But I could not leave it alone, and persevered in small portions. The writing is intriguing and the images fascinating, but I was only 2-3 pages in when I wondered when the weirdness would stop and a book would begin. Maybe that is the triumph of Burroughs' work, that many will read it in spite of its avant garde nature. For those who find it heavy going, 'Junky', written earlier, may help. It foreshadows the style and experiences employed in Naked Lunch, but has a conventional narrative and gives some useful background to Burroughs' psyche, before he completely tripped out.
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18 of 21 people found the following review helpful
4.0 out of 5 stars A journey into paradox, 9 Sep 2007
By 
Dr. Robert C. Hayward "robbyhayward" (Somerset, UK) - See all my reviews
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This review is from: Harper Perennial Modern Classics - Naked Lunch: The Restored Text (Paperback)
It took me several weeks to get into this book: then I got to half-way and suddenly felt comfortable with the style and the remainder got gobbled up in a couple of days. It is a very different "novel", and one which certainly won't appeal to everyone - particularly unsuitable for immature readers or religious fundamentalists of any persuasion. There is extensive explicit reference to heroin use and homosexuality throughout, with an often sadomasochistic or twisted medical angle.

The book's plot is loose to say the least, and the stream of consciousness style caused me great difficulty in the early stages. Once I realised that this was the books strength and started going with the flow, it became much easier to read and was highly enjoyable. Although the subject matter is often disturbing and the characters generally frightening and detestable, the prose is beautiful and often very poetic. Loose concepts such as Interzone, Islam Corp, Dr Benway etc are intimated like pieces of exquisite modern art.

If you think you won't huff and puff due to the references to homosexuality, drugs, casual violence, and florid prose, give this dizzying journey into dark beatnik fantasy a go. And hope you never have a GP called Benway...
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7 of 8 people found the following review helpful
5.0 out of 5 stars Scary yet Fantastical, 29 Nov 2001
I read this book, not knowing much about the author. The cover just drew me to it, (I know, books, covers, you shouldn't judge, but I couldn't help it). When I started reading it I thought, 'what?', but then I just couldn't put it down. I think it's probably a very good insight into the mind of a heroine addict, I can't be 100% sure on that as I am not a heroine addict, and I have to say that this book makes me very glad that I'm not. It is exceptionally dark in places and very grusome, messy even, but there are some very funny bits too. Read it now!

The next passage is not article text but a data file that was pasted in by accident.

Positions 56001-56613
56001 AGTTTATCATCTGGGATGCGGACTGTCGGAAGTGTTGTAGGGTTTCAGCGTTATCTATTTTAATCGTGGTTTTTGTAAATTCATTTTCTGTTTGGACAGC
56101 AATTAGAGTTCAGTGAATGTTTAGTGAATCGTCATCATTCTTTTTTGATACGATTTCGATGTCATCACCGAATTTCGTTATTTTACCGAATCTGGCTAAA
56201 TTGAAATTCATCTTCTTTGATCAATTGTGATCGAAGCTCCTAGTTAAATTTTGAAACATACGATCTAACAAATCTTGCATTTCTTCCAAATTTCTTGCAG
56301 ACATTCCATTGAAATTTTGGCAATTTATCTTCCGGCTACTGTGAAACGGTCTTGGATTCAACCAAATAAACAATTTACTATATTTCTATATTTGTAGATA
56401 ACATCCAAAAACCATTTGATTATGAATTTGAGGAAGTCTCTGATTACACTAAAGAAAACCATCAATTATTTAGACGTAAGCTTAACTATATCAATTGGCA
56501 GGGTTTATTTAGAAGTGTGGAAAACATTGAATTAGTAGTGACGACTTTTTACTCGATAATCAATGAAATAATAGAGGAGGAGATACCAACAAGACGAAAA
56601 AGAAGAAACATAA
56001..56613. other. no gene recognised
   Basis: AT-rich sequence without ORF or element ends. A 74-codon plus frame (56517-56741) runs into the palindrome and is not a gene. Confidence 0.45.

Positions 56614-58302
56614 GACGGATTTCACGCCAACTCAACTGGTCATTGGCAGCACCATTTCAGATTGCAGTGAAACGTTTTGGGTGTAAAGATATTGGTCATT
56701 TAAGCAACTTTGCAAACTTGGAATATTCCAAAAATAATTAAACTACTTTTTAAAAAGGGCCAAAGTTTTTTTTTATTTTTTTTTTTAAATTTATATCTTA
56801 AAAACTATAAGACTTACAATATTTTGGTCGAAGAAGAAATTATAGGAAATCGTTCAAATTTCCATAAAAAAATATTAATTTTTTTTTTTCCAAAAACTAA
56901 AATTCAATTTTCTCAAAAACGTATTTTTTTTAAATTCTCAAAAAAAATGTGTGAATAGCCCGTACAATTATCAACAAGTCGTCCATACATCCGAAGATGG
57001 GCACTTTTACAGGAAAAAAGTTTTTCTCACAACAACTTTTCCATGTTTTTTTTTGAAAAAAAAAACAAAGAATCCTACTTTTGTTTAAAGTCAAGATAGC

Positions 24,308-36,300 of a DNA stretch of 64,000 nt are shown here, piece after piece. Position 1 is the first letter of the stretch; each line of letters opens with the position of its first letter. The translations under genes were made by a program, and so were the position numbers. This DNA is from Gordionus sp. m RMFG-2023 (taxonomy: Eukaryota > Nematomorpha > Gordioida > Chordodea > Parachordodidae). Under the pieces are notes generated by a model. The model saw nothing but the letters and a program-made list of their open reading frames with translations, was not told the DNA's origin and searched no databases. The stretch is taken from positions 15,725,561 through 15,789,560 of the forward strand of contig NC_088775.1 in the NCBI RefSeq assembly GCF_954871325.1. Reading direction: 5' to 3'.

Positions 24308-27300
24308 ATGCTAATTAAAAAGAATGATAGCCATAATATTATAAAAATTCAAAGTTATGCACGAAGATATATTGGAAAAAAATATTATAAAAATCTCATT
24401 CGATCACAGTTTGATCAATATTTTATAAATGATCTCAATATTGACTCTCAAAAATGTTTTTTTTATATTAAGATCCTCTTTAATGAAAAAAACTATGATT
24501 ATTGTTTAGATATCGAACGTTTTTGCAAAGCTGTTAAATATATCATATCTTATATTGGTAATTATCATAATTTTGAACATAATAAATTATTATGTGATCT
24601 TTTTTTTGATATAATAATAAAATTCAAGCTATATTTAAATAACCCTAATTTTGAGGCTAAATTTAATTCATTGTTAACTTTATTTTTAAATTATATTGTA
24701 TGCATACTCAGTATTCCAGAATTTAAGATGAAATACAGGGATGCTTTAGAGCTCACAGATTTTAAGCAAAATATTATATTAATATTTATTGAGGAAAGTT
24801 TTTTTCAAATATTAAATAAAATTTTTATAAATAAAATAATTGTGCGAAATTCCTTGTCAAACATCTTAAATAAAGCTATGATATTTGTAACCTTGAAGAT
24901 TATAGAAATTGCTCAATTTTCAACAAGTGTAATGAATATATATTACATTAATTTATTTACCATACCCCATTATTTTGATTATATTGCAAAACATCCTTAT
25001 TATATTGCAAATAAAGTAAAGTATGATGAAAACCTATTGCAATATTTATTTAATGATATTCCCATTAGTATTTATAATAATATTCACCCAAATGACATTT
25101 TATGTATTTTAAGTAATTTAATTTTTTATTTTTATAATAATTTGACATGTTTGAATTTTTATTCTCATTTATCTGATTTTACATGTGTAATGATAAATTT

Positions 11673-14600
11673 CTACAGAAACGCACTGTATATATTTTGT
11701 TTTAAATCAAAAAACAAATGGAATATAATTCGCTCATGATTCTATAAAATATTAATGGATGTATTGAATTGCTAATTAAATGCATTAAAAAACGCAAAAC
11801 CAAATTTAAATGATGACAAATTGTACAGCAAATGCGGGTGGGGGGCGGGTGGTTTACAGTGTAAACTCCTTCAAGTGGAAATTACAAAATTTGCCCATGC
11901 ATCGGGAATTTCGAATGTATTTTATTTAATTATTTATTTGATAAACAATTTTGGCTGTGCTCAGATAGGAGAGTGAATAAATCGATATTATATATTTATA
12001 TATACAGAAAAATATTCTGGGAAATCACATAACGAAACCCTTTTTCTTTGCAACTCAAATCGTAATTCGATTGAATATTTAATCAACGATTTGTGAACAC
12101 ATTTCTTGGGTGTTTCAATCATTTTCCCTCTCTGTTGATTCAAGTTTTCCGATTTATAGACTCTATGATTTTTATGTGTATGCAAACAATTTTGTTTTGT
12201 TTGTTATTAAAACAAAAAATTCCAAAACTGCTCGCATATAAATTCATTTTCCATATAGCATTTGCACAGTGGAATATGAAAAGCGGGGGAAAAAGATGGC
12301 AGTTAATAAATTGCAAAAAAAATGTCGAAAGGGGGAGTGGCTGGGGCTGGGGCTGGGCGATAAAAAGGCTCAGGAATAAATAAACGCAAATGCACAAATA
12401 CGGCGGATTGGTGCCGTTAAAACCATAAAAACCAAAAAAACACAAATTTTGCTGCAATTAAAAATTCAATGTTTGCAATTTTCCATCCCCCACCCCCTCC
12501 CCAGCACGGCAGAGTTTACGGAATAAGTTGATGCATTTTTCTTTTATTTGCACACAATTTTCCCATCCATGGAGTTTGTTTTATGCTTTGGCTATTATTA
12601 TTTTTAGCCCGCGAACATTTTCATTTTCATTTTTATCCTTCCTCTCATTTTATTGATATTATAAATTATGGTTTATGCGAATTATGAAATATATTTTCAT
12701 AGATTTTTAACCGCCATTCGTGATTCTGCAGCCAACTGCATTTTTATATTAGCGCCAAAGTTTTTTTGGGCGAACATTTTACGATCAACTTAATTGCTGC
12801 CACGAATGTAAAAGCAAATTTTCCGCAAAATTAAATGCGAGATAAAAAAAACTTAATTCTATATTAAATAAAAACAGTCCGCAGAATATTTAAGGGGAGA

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4 of 5 people found the following review helpful
1.0 out of 5 stars Grow up. Cheer up., 26 Jun 2014
By 
James the King (...under the stairs) - See all my reviews
I first read this book as a teenager. I cannot really remember what I thought of it, except that it was awesome. At this time, I also thought Beavis and Butthead were awesome. Re-reading it a couple of decades later, I can only conclude that Naked Lunch is so self-consciously repulsive and provocative that only a teenager would find it amusing. Not a chapter goes by without countless “look-at-me” dirty words and singularly vile ideas, including but not limited to any and every conceivable kind of sexual malpractice, such as child sodomy and various creative forms of rape.

Is there a point to it all? Well, not really. Naked Lunch was intended to be the deranged scrawlings of a mind shredded by years of truly heroic drug intake. It was also intended to be as foulsome, offensive and controversial as conceivably possible. For a book written in the 1950s, it is astonishingly daring. This, however, adds limited value.